Overdose Drug Improves Stroke Outcome
The life-saving drug used to treat opioid overdose, naloxone, reduces brain inflammation in the aftermath of stroke in male rats. The preclinical research, published in eNeuro, lays the groundwork for developing the first drug to promote recovery from a leading cause of adult disability.
Naloxone has been used for decades to prevent death from drug overdose and has become widely used in recent years in response to the unrelenting opioid crisis. Although the therapeutic potential of naloxone in stroke has been explored, research in this area is limited to a few case studies from the 1980s and inconclusive clinical trials.
Brandon Harvey, Mikko Airavaara, and colleagues expand on this work by showing in a rat model of stroke that one week of treatment with naloxone, beginning one day after the stroke, tempered the brain's immune response in the first week and improved neurological function in the second week. A form of naloxone that has limited interaction with opioid receptors had similar effects as the one used in overdose treatment, which may circumvent the side effects of activating the opioid system. As with the naloxone nasal spray Narcan, the researchers administered the drug to rats though the nose at doses similar to those that have been shown to be safe in humans. Together, these initial findings warrant further study of naloxone in different populations of animals and over a longer recovery period to investigate its potential for promoting recovery from stroke in humans.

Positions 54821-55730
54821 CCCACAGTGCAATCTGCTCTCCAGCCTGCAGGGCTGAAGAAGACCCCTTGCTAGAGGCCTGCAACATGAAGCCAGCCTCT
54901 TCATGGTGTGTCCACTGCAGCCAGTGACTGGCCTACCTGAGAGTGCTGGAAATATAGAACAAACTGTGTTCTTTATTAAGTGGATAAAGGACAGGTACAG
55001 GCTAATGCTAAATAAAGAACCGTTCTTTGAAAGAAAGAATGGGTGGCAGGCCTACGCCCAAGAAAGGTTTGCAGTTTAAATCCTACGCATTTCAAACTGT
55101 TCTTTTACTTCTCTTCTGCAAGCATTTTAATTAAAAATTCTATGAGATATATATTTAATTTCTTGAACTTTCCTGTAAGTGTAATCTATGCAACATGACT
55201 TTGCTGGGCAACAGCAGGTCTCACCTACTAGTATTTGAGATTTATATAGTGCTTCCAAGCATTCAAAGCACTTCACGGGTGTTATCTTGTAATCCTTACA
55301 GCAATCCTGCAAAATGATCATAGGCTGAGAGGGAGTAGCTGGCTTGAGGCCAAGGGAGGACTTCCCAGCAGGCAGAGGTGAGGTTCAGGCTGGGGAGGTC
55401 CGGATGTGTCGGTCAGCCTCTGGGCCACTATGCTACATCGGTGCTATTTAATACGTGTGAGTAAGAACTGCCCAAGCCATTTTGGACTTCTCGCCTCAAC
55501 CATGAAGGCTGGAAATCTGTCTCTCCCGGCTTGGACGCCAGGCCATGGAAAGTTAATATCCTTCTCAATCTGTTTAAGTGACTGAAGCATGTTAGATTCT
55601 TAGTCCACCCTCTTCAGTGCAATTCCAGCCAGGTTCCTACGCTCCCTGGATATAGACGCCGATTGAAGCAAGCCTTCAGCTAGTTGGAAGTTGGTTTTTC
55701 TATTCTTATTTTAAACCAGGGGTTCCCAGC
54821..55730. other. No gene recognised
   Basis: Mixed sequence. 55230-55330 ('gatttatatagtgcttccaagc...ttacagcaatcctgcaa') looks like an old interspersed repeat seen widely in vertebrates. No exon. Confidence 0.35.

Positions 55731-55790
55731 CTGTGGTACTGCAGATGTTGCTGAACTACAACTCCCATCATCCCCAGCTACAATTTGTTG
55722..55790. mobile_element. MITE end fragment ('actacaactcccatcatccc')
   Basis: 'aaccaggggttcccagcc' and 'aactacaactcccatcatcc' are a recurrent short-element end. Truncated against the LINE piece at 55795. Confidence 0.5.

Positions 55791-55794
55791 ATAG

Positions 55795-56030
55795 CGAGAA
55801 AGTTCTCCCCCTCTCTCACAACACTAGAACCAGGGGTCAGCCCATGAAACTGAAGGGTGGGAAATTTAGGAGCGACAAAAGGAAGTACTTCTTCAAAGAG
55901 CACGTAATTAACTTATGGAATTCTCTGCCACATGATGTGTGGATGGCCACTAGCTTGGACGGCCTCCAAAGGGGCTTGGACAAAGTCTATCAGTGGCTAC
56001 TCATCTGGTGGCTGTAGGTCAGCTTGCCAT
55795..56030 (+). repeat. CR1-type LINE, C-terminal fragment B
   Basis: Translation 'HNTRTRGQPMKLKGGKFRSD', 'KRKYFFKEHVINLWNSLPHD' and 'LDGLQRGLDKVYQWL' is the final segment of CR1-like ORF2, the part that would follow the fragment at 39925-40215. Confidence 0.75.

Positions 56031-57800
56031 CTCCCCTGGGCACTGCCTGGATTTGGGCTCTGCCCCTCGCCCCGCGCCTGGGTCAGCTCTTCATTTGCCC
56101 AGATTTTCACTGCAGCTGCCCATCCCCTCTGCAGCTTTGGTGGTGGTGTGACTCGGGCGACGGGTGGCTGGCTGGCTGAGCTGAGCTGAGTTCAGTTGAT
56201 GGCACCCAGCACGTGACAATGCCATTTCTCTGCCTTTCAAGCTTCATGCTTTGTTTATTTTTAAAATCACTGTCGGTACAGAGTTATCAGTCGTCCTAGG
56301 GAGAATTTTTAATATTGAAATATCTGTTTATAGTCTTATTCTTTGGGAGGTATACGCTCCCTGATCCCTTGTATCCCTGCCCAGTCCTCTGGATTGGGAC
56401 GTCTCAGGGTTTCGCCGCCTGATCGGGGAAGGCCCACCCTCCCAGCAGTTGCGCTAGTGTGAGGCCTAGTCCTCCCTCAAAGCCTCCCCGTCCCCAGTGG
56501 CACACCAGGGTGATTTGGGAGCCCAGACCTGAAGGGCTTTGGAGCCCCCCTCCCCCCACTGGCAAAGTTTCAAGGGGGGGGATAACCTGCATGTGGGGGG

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Anttila, J. E., Albert, K., Wires, E. S., Mätlik, K., Loram, L., Watkins, L., . . . Airavaara, M. (2018). Post-Stroke Intranasal ( )-Naloxone Delivery Reduces Microglial Activation and Improves Behavioral Recovery from Ischemic Injury. Eneuro. doi:10.1523/eneuro.0395-17.2018
Penn Medicine Biochemist Receives Major Award for Research on Epigenetic Protein Modifications via Mass SpecNews
Benjamin A.Garcia, PhD, an expert in quantitative proteomics and Presidential Professor of Biochemistry and Biophysics in the Perelman School of Medicine at the University of Pennsylvania, has been awarded the Biemann Medal by the American Society for Mass Spectrometry (ASMS). The early-career award recognizes significant achievement in basic or applied mass spectrometry.